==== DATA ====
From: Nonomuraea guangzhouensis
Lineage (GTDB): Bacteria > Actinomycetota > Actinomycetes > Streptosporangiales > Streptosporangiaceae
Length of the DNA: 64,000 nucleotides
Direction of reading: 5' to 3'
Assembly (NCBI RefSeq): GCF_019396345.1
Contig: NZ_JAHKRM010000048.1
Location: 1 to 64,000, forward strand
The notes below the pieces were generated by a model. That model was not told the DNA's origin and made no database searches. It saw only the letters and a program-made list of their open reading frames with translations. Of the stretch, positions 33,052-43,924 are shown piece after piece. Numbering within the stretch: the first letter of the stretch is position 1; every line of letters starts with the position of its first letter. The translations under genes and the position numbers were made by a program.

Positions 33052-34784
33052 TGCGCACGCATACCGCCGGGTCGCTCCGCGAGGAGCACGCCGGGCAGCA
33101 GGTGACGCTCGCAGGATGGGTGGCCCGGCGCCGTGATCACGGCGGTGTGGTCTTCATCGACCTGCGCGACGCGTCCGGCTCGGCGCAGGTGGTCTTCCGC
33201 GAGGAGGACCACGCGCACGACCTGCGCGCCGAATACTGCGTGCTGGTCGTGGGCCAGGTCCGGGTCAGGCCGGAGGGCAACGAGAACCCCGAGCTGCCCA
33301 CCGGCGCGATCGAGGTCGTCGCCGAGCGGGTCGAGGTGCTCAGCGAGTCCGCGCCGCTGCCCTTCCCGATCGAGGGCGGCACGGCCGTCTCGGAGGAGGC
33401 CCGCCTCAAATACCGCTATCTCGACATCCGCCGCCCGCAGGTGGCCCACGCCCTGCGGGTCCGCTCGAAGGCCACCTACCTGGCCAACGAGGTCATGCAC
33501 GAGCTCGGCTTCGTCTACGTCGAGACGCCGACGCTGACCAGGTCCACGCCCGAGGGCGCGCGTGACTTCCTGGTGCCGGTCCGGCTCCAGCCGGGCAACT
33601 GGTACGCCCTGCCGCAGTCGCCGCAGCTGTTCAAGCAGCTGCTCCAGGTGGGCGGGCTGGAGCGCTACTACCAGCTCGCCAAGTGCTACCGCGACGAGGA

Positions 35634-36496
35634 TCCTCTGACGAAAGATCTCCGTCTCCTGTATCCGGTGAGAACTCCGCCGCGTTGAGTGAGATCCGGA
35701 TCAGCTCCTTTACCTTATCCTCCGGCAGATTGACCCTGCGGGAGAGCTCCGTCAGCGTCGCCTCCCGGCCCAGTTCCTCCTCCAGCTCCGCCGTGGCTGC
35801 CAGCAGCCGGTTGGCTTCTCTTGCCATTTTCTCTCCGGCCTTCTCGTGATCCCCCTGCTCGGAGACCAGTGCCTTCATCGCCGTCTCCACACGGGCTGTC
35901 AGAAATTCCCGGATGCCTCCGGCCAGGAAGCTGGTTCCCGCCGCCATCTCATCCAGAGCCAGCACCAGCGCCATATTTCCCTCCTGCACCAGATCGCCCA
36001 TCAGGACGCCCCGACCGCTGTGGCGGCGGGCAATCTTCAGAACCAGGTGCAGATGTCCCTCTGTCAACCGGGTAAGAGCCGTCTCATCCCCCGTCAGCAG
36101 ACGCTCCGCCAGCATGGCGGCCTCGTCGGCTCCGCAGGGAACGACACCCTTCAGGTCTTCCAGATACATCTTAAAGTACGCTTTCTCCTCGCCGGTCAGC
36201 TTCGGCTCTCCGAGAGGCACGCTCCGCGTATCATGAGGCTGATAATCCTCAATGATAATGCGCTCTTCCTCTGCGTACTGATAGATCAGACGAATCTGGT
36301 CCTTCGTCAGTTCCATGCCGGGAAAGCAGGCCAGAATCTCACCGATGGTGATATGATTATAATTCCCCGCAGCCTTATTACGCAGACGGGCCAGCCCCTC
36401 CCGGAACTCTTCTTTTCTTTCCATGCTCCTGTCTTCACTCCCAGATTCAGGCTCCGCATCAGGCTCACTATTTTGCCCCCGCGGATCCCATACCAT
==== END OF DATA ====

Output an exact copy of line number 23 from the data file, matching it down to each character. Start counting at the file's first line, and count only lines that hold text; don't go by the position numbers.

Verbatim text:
36101 ACGCTCCGCCAGCATGGCGGCCTCGTCGGCTCCGCAGGGAACGACACCCTTCAGGTCTTCCAGATACATCTTAAAGTACGCTTTCTCCTCGCCGGTCAGC